The Beginner’s Guide to Ecotourism

This guide on ecotravel show how communities can unite through conservation and sustainable travel.

Backpacker on suspension bridge in rainforest

Travelling with an eco-conscience has become increasingly popular in the past decade, particularly among young people.

Exotic and adventure travel to threatened and natural environments in support of conservation and wildlife observation has become more appealing to globetrotters.

The term coined to describe this type of travel is “ecotourism.”

A Bit of Background

The ecotourism movement began back in the 1980s, just as the tourism market was evolving from micro business to massive takeover.

The movement sought to address the enormous influx of resorts spreading across Europe, the Americas and other favoured holiday destinations with conservation-minded tourists fighting aggressively to protect the vital ecosystems and habitats damaged from big commercial developments.

The most persuasive argument for ecotourism was that natural land and coastlines, and abundant wildlife were attractions in themselves and tourism based on conservation would provide vital income to areas best left undeveloped. And so the ecotourism wave was born, with vacations that focused solely on bringing people back to nature.

Photographer capturing two mountain gorillas in Volcanoes National Park, Rwanda.

Stay Sustainable

The big question that arises from the premise of ecotourism is: is it possible for travel to be genuinely sustainable? The most authentic definition of sustainability is the ability to address the needs of current generations without compromising the needs of the next.

The overarching message of ecotourism is that we strike a balance between what we take from the land and what we give back, and that we should always try to give back more than we take. It also advocates against over-development of areas that can never be returned to their original state, regardless of how hard we try.

The balance is in recognizing that growth and development can be useful, but not if they come at the cost of future generations.

The goal of ecotourism should be to unite communities through conservation and sustainable travel, meaning that travellers should adopt principles of minimizing their physical, behavioural, social and psychological impact while building environmental and cultural awareness and respect and providing financial benefits for conservation, local people and private industry.

Beautiful shooting of how Brazilian Native lives in Brazil Sustainable Lifestyle

A Better Way to Travel

According to Green Global Travel, “Some experts (estimate) that ecotourism now represents 11.4% of all consumer spending.”

These days, ecotourism is considered one of the fastest-growing sections of the travel industry (around 5% annually), contributing roughly 6% of the world’s Gross Domestic Product (GDP).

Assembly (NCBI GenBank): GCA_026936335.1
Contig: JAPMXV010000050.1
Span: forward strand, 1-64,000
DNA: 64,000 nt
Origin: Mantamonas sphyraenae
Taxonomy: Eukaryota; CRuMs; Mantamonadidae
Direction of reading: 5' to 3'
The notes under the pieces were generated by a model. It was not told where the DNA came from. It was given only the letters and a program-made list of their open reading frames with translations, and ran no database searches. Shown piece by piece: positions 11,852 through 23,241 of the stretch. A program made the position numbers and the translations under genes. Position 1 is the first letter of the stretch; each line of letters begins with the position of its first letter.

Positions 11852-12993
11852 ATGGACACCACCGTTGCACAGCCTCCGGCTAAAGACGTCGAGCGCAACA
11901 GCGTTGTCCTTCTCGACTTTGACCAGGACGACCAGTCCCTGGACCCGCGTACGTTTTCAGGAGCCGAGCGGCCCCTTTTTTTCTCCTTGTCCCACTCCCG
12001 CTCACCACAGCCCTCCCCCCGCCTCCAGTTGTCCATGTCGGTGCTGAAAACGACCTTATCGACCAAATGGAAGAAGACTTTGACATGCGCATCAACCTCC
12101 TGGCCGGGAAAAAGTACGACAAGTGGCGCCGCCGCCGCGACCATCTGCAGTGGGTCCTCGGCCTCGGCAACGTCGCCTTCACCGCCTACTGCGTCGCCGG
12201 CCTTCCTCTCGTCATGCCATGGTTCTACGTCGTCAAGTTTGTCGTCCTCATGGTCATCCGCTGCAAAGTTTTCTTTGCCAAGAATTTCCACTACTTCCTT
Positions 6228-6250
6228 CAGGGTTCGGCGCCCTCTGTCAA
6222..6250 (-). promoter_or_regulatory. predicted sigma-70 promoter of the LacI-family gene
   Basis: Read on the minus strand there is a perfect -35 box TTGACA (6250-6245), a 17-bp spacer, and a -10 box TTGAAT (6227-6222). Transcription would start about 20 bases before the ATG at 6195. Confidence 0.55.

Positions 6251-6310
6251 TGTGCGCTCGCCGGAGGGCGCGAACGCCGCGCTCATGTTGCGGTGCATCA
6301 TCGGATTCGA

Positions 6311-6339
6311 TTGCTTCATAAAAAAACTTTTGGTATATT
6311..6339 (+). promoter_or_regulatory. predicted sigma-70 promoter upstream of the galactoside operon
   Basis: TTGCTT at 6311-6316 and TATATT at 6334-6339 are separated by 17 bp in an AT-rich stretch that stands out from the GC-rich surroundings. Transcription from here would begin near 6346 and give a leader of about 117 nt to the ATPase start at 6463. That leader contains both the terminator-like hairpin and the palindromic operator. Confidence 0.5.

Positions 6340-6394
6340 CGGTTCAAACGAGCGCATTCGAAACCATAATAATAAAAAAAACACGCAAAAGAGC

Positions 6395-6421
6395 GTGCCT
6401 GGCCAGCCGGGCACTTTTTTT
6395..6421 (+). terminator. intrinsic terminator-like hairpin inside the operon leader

Education is paramount when it comes to this type of travel – for locals and tourists alike. Significant efforts are focused on familiarizing people to environmental issues, raising awareness and encouraging travellers to be conscious and think about their impact on the places they visit.

Some tour companies establish conservation programs for local schools, while others offer expositive guides, guest lecturers and naturalists to help expand travellers’ understanding of their experiences.

Immersive experiences with local people and cultures are also becoming increasingly popular. These experiences tend to focus more on appreciation and interaction than exploiting the local population.

Girls hiking in the mountains

Tricks of the Trade

Becoming a more conscious, responsible traveller is the best way to ensure that one’s experience is positive for both the local people as well as the planet.

Packing light saves money on checking a bag and also increases plane fuel-efficiency. The rule of quality over quantity applies, and “smart” packing of clothing that can be washed in the sink and dried quickly is ideal to ensure items can be worn multiple times during a trip.

Taking shorter showers and turning taps off when brushing teeth or shaving can significantly contribute to a more sustainable journey. Always reuse towels. It is essential to try to not use hotel laundry services, as they generally wash all guest’s clothes separately, regardless of the number of items.

It should be a habit wherever you are, but always turn off the lights, TV and AC/heat before you leave hotel or hostel rooms. Where the local water is potable, invest in a reusable water bottle to decrease the amount of plastic usage and, to avoid the overuse of harsh chemical cleaning supplies and electricity from vacuuming and washing bedding, use the “do not disturb” sign as much as possible so that your room is not cleaned every day.

Shot of a young woman drinking fresh water from a mountain lake while hiking in the mountains, shot in Savoie, France

As cliche as it sounds, try to adhere to the “take only pictures, leave only footprintsmentality.

It is easy to opt for the all-inclusive resort package, but fully immersing yourself in a culture and having those genuine experiences is by far a more rewarding experience that will make you feel as if you have lived in a place and not just visited it.

rear view of woman exploring the desert in sunny day, hiker in the wild.
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